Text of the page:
Art LINK: BYU ties strengthened in Nauvoo Illinois Temple

A newly opened exhibit at BYU's Museum of Art highlights six LDS artists linked across three generations at the Church-owned university.

But the artists' connection, or "intersection," now runs far deeper than their collective tie to BYU. Each of the men was enlisted to paint the murals that now encircle the endowment rooms in the Nauvoo Illinois Temple, which was dedicated last June.

"Intersections: Recent Paintings by Six Utah Artists" features more than 75 independent works of longtime BYU art instructor Frank Magleby, renowned fantasy artist James C. Christensen, landscape painters Gary Ernest Smith and Robert Marshall, and a couple of young talents, Christopher Young and Douglas Fryer.

Writing about the artists and their BYU exhibit, museum director Campbell Gray described Brother Magleby as the patriarch of the talented sextet representing three generations of BYU faculty/student relations. Despite their age differences, the group became a team for the Nauvoo temple mural project.

Brother Magleby, who has devoted the past couple of years to creating paintings for temples around the world, worked with Brother Smith in the temple's World Room. Brothers Christensen and Young focused their attention on the Garden Room, while Brother Marshall joined Brother Fryer to complete the Creation Room.

"While social and professional relationships between these artists had already been established, nothing compared to the intense period of engagement that occurred . . . on this large and personally significant project," wrote Brother Gray.

Each of the artists shared ideas during the Nauvoo mural project — and did not hesitate to challenge one another.

In an interview with Brother Gray, James Christensen said the artists were comfortable with each other's candidness. Aside from Brother Magleby, each artist was involved in his own secular art career before working together inside the Nauvoo Illinois Temple. So, asked Brother Gray, what has been the effect of their intersection at Nauvoo?

While each artist has earned a living in the art world, he has done so without sacrificing the integrity and personal execution of his craft, Brother Gray said.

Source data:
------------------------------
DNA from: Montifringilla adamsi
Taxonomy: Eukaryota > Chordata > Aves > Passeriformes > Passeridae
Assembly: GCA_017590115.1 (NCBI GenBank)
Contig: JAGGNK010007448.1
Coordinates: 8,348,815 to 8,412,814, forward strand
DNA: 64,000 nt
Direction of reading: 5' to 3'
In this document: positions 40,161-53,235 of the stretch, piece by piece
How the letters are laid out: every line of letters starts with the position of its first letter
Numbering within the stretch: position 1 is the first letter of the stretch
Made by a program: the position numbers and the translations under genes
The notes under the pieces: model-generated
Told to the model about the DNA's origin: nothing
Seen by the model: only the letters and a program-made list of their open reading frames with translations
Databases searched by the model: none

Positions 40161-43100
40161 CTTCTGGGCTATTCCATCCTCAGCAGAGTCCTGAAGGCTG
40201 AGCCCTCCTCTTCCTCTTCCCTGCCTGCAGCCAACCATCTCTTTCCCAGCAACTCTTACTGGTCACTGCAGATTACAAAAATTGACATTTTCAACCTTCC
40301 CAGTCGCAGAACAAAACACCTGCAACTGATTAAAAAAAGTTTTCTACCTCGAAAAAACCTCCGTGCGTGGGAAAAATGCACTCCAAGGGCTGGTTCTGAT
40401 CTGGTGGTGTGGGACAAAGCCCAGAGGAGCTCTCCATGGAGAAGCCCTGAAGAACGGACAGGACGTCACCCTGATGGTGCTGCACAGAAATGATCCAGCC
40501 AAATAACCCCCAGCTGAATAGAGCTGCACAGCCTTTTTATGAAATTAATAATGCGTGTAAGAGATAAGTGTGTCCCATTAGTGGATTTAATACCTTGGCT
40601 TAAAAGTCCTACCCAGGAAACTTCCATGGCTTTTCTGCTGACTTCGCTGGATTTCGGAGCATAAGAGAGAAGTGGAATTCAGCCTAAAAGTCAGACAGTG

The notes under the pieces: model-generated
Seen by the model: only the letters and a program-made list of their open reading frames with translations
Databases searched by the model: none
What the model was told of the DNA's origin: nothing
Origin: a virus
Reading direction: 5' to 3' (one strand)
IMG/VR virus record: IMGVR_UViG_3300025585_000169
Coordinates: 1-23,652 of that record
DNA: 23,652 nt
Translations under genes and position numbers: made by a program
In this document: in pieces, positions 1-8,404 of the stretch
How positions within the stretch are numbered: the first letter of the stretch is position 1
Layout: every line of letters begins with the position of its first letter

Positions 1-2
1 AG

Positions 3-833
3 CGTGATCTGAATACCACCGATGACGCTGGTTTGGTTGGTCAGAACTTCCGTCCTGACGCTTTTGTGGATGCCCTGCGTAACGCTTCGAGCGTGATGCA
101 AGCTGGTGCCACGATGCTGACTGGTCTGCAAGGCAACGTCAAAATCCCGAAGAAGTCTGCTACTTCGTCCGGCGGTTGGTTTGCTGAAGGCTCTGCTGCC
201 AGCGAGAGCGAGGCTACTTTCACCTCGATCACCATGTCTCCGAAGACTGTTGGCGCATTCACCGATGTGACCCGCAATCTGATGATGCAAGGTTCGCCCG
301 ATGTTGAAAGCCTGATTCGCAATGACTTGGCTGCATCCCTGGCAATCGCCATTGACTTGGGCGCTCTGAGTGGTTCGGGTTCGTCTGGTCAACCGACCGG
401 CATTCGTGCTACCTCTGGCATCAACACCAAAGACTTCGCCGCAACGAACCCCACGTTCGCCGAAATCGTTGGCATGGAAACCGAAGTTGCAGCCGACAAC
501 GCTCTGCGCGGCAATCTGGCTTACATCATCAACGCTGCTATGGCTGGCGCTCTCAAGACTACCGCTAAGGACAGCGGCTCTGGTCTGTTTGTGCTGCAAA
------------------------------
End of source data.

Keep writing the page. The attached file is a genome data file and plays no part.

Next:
"The institutionalized character and significance of the Nauvoo commission, together with the strengthened association they have found with each other, has given each one more confidence, more commitment and more resolution in paths that were determined years before the Nauvoo commission," he wrote. "Thus the principal intersection of note is one that cannot automatically be seen. It is within their common sense of virtue and faith."

"Intersections: Recent Paintings by Six Utah Artists" will run through Sept. 13, 2003.

The six men enlisted to paint murals inside the Nauvoo Illinois Temple represent three generations of art study at BYU. Each found inspiration working together inside the temple's endowment rooms. Robert Marshall's "Interplay" is included in the BYU exhibit.
The six men enlisted to paint murals inside the Nauvoo Illinois Temple represent three generations of art study at BYU. Each found inspiration working together inside the temple’s endowment rooms. Robert Marshall’s “Interplay” is included in the BYU exhibit. Credit: Photo courtesy BYU Museum of Art

Frank Magleby painted "Joseph's Creek" in 2002.
Frank Magleby painted “Joseph’s Creek” in 2002. Credit: Photos courtesy BYU Museum of Art

Douglas Fryer's landscape "from Blue Mountain."
Douglas Fryer’s landscape “from Blue Mountain.” Credit: Photo courtesy BYU Museum of Art

Christopher Young's "Winter Aspens."
Christopher Young’s “Winter Aspens.” Credit: Photo courtesy BYU Museum of Art

James C. Christensen's "The White Fish."
James C. Christensen’s “The White Fish.” Credit: Photo courtesy BYU Museum of Art

Gary Ernest Smith's "Field of Onions."
Gary Ernest Smith’s “Field of Onions.” Credit: Photo courtesy BYU Museum of Art